James Love, Knowledge Ecology International:
“The world community should be supportive to the development concerns of persons living in Africa whose population is largely comprised of poor persons and avoid unfair exploitation.

By organizing a high level meeting on intellectual property that is dominated by big corporate right holder interests, the US government is taking a step backwards, to exploit consumers rather than to promote development.

On May 10, 2000, President Clinton issued Executive Order 13155, on Access to HIV/AIDS Pharmaceuticals and Medical Technologies, which was designed to protect African consumers from trade pressures on intellectual property and medicine. The 2012 high level meeting shows no recognition of the policy set out in EO 13155, and would extend anti-consumer trade pressures to other sensitive areas for development, such as agriculture, climate change and access to knowledge and culture. Secretary John Bryson and other Obama Administration officials need to take a step back and change the format of the meeting, or cancel the event.”

Sangeeta Shashikant, Legal Advisor Third World Network:
“The US is well known for pressuring developing countries to adopt TRIPS plus standards. The Africa IP Summit is another attempt by the US to advance its aggressive agenda on IP protection and enforcement such as Anti-Counterfeit Agreement (ACTA), that favours the interests of certain powerful multinational companies. The US concept paper and programme totally disregards the numerous developmental and socio-economic challenges facing Africa. Issues of access to affordable medicines, access to knowledge, misappropriation of genetic resources and associated traditional knowledge, farmers’ rights are totally disregarded. Equally absent is a discussion on the value of public interest flexibilities in the IP system to achieve developmental objectives and address social needs. The US agenda is clear. It is about not about development. It is about protecting the interests of its companies, many of which are sponsoring the meeting, proliferating IP propaganda and misinformation. Unless steps are taken to fully reflect development and public interest considerations, and to eliminate actors only interested in an anti-development agenda, the event should not go ahead.”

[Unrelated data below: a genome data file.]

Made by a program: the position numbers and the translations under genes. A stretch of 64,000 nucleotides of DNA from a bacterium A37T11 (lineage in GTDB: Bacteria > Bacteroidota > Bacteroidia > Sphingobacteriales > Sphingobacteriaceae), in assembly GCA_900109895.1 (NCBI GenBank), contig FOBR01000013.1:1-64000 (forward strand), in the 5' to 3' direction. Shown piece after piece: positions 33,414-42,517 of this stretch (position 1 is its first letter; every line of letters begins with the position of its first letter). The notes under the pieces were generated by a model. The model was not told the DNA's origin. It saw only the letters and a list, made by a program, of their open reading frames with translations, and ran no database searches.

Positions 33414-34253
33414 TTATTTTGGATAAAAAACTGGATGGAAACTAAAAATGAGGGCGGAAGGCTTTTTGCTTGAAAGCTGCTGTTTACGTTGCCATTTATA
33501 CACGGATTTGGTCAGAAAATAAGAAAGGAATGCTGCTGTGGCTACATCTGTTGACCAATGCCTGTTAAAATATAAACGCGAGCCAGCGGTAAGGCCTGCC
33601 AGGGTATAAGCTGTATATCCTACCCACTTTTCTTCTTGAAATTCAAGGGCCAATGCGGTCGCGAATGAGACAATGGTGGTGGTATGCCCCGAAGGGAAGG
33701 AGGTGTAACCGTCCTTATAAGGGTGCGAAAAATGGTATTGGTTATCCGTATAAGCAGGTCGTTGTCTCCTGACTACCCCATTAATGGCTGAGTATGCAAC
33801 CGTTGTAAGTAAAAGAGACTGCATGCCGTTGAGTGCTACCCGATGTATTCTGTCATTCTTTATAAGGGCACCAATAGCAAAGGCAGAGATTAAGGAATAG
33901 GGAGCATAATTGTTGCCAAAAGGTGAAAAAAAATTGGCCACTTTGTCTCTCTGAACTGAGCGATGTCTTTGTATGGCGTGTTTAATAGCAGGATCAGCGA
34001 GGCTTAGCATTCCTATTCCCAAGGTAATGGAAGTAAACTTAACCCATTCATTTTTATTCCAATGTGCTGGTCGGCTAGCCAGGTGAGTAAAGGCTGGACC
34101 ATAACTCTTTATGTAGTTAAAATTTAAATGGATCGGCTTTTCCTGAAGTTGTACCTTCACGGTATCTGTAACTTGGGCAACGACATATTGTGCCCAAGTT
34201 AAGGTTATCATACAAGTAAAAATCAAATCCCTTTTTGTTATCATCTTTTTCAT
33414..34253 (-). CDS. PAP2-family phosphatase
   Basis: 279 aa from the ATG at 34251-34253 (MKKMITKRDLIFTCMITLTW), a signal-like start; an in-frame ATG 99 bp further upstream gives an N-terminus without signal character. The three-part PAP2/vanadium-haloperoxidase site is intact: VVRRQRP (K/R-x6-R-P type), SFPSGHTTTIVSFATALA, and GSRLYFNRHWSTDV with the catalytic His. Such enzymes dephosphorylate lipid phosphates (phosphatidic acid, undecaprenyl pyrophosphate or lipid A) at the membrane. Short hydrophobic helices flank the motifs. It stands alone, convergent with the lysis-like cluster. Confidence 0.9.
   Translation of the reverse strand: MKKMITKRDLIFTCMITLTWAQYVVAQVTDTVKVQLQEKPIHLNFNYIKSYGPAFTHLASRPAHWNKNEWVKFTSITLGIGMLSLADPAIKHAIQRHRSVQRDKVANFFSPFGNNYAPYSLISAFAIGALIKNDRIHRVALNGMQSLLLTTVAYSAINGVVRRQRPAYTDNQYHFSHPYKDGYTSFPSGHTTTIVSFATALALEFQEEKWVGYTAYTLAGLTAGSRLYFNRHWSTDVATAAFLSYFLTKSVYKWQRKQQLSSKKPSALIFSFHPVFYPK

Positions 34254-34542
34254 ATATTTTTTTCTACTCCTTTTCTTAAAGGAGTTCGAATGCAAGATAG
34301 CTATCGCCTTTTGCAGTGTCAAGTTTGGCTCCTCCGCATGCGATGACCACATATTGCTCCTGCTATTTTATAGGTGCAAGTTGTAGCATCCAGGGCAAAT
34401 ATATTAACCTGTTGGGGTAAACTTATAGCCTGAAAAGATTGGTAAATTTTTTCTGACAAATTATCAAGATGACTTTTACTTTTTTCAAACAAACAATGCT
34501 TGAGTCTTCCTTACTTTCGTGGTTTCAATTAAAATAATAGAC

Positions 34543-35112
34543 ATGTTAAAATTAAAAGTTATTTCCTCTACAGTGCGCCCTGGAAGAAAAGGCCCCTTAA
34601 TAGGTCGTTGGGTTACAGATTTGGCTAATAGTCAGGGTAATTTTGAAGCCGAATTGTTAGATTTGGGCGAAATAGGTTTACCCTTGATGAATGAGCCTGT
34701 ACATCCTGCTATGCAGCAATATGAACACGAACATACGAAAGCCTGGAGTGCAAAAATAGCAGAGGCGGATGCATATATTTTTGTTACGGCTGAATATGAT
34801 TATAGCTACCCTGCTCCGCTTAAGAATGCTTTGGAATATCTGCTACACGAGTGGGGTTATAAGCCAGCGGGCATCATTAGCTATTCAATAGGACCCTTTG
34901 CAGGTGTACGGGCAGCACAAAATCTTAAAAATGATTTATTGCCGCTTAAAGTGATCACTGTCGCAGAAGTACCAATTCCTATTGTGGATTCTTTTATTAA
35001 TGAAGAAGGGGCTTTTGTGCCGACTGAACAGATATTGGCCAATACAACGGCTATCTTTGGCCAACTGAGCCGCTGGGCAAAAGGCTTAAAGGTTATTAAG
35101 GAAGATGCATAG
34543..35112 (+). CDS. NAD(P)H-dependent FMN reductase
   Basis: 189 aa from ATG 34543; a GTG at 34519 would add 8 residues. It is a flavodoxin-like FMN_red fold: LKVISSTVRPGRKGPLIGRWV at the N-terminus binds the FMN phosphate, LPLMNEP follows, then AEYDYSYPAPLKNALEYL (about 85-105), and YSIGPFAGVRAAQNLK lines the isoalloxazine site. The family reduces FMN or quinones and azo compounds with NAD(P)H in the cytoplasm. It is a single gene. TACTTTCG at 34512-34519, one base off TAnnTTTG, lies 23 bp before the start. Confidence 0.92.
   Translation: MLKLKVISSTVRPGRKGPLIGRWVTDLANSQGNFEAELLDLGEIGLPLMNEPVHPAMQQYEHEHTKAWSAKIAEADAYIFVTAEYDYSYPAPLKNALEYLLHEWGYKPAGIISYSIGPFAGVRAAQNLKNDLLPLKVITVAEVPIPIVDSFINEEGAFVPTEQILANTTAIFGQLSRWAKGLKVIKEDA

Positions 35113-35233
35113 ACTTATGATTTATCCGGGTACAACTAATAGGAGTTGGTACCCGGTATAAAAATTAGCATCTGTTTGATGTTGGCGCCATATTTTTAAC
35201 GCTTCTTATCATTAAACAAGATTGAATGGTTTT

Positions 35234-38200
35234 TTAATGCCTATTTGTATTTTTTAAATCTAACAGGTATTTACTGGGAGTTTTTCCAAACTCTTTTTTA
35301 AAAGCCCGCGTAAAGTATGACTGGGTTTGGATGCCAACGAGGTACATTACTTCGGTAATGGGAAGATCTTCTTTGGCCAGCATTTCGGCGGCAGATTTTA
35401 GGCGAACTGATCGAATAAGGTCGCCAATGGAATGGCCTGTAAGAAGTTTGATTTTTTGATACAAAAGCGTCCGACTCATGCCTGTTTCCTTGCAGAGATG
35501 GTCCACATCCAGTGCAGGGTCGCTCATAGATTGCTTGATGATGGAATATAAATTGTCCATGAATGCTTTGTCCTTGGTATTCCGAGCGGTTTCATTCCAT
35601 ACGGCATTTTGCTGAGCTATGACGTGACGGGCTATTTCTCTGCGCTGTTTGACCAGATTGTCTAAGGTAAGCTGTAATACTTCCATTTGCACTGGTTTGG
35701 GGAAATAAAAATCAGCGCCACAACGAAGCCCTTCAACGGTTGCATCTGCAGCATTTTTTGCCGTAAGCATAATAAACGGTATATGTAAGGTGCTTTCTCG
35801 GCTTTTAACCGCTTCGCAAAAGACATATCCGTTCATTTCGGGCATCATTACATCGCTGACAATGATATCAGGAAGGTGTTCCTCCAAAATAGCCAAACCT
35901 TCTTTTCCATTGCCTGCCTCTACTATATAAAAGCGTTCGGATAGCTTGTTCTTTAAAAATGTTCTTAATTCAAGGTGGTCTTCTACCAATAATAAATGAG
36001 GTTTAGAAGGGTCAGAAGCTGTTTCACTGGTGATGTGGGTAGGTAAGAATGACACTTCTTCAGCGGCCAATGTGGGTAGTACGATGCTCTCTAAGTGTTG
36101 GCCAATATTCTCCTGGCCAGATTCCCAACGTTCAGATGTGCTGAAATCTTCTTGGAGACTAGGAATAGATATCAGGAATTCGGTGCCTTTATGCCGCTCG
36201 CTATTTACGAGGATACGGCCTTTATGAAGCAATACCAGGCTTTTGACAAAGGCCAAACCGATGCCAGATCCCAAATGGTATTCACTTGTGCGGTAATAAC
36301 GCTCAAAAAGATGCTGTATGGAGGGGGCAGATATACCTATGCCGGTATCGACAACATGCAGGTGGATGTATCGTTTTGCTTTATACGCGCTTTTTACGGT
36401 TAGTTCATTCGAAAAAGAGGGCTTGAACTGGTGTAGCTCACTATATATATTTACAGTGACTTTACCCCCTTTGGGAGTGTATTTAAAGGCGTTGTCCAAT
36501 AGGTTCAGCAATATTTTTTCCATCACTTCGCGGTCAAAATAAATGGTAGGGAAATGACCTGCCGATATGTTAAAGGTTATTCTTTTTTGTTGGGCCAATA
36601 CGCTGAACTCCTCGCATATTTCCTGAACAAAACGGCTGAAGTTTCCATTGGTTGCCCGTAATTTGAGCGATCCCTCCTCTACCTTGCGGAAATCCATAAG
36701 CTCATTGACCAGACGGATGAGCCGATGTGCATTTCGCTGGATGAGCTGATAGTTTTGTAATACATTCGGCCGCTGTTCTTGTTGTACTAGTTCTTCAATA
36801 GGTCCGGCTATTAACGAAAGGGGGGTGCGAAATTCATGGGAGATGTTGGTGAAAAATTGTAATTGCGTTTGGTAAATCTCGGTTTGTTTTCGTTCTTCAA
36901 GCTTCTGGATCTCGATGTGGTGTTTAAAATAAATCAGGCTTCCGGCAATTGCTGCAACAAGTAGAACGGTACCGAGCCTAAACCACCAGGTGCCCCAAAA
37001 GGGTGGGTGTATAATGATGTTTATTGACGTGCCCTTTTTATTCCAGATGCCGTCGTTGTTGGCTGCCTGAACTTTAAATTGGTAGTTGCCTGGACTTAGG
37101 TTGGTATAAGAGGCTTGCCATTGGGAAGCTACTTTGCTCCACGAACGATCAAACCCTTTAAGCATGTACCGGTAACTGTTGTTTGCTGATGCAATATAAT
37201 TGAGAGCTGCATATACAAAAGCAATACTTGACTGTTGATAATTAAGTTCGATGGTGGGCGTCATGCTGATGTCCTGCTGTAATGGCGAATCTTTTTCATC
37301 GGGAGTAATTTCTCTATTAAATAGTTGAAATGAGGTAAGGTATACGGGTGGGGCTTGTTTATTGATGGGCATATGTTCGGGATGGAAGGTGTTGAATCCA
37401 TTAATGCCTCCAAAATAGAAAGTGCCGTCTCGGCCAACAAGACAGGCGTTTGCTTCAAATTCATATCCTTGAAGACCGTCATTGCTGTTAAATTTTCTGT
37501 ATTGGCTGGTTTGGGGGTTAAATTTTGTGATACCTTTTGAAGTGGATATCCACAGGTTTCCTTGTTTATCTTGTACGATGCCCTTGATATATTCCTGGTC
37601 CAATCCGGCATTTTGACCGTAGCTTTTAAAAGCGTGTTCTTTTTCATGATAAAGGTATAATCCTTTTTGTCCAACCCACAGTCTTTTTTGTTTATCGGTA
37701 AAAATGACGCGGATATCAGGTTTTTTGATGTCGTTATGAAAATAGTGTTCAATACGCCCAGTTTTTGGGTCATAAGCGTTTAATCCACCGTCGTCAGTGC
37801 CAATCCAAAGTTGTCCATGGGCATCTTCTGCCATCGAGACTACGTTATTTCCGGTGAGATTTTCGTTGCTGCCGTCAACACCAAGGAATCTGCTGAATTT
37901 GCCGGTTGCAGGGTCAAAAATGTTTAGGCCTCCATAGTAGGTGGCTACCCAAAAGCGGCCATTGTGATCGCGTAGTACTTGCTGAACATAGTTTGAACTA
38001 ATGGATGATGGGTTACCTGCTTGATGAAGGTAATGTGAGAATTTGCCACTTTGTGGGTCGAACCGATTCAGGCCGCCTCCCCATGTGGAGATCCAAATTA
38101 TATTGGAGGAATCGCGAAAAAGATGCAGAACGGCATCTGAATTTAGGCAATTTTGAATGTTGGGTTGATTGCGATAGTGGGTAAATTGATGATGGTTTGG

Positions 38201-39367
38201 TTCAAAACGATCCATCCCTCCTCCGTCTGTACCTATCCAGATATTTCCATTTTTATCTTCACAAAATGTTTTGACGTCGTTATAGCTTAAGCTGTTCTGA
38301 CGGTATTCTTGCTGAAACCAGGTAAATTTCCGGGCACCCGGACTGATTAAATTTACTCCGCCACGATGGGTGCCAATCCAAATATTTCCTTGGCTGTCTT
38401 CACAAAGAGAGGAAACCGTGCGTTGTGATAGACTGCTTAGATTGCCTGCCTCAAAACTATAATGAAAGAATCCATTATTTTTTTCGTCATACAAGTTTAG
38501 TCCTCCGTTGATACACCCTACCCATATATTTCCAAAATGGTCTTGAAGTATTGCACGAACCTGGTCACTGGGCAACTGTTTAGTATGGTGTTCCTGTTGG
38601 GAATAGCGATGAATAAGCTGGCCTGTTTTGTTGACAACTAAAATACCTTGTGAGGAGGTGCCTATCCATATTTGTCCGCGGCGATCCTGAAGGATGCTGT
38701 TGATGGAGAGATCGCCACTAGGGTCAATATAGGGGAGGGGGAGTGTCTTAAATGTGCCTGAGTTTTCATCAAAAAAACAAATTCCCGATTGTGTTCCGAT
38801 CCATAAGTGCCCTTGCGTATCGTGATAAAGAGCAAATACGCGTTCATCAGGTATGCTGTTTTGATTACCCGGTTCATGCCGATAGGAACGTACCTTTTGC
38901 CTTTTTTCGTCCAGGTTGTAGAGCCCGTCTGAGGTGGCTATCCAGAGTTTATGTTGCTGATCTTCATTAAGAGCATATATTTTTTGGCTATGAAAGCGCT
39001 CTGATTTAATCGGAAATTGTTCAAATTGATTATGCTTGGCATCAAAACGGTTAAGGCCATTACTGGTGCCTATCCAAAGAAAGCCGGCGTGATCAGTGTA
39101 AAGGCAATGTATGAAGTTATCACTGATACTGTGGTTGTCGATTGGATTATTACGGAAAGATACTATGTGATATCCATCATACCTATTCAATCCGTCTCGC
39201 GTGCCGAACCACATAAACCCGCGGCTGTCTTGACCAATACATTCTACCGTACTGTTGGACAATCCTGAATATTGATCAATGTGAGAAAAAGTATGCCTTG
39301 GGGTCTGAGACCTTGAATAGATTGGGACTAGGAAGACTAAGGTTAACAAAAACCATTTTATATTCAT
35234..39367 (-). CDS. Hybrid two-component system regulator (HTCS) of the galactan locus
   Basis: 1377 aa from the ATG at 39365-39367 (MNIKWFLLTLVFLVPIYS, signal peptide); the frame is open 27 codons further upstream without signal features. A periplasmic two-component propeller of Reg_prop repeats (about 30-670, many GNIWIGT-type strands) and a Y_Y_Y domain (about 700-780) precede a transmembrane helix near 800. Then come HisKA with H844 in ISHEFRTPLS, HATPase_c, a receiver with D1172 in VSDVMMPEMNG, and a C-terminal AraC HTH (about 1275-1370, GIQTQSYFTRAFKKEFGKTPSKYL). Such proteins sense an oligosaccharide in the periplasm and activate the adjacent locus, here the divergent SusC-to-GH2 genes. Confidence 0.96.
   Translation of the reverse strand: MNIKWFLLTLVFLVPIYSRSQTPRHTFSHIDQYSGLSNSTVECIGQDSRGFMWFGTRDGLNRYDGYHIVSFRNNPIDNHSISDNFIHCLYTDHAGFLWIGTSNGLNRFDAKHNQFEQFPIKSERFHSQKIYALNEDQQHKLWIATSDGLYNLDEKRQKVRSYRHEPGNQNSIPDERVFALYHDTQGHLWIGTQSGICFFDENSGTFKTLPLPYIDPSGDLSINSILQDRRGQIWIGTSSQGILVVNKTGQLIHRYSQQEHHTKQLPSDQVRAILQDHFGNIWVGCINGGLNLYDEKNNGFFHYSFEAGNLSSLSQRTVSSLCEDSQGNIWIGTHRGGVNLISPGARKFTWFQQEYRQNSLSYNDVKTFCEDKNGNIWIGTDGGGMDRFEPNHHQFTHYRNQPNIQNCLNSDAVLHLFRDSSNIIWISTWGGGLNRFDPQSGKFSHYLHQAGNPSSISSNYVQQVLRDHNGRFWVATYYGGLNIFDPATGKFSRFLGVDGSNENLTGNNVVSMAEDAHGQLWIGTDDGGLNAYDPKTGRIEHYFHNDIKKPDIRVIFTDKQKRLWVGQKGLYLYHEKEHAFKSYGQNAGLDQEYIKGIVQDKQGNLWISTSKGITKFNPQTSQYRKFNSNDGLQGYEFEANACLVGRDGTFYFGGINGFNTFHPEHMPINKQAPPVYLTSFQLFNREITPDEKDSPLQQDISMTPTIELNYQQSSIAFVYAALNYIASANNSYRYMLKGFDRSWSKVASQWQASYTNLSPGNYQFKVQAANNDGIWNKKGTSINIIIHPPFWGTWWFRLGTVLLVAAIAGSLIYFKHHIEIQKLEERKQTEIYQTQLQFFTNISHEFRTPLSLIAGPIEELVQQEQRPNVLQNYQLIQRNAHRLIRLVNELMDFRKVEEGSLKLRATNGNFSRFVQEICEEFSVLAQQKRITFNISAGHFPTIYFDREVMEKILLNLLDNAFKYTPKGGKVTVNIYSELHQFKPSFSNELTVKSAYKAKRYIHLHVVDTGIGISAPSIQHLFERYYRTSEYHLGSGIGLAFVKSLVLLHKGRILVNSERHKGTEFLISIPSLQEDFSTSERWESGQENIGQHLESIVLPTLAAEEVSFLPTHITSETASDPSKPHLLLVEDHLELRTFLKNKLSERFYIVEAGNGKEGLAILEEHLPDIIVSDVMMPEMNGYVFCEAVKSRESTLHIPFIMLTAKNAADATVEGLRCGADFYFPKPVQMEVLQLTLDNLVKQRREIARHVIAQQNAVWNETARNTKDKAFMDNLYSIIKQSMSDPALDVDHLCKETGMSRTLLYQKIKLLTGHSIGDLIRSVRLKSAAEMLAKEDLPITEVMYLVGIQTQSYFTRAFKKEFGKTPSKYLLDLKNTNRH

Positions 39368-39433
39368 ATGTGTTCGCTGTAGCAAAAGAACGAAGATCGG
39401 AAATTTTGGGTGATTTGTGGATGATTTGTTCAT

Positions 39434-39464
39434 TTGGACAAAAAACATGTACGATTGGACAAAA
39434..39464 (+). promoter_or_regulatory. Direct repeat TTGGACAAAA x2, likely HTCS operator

Professor Brook K. Baker, Health GAP (Global Access Project) Northeastern U. School of Law
“It is deeply problematic that the Obama administration continues to pursue efforts to strengthen, widen, and lengthen patent, data, and copyright monopolies in African countries that desperately need expanded access to medicines, educational materials, and climate control technologies and that it simultaneously seeks even stronger enforcement of IP protections than what is currently required under international law. Carrying the policy portfolio of Big Pharma and other IP-based multinationals under the guise of addressing Africa’s needs, the proposed African IP Summit is a chilling example of US duplicity and conflict of interest at its worst. However, it is equally problematic if Africa leaders and policy makers, some of whom are already complicit with the US agenda, continue to drink the IP coolaid as they’ve done with proposed anti-counterfeiting legislation and with their long-lasting lethargy in amending their IP laws to take full advantage of TRIPS flexibilities and thereafter to use those flexibilities to access medicines and other essential technologies. Africa needs to develop innovative capacity focused on its unique needs, but it also needs to remain vigilant to guard against uncritical acceptance of IP fundamentalism that will ultimately increase foreign monopoly power and decrease Africa’s ability to compete in the global economy and secure the interests of its students, patients, and consumers.”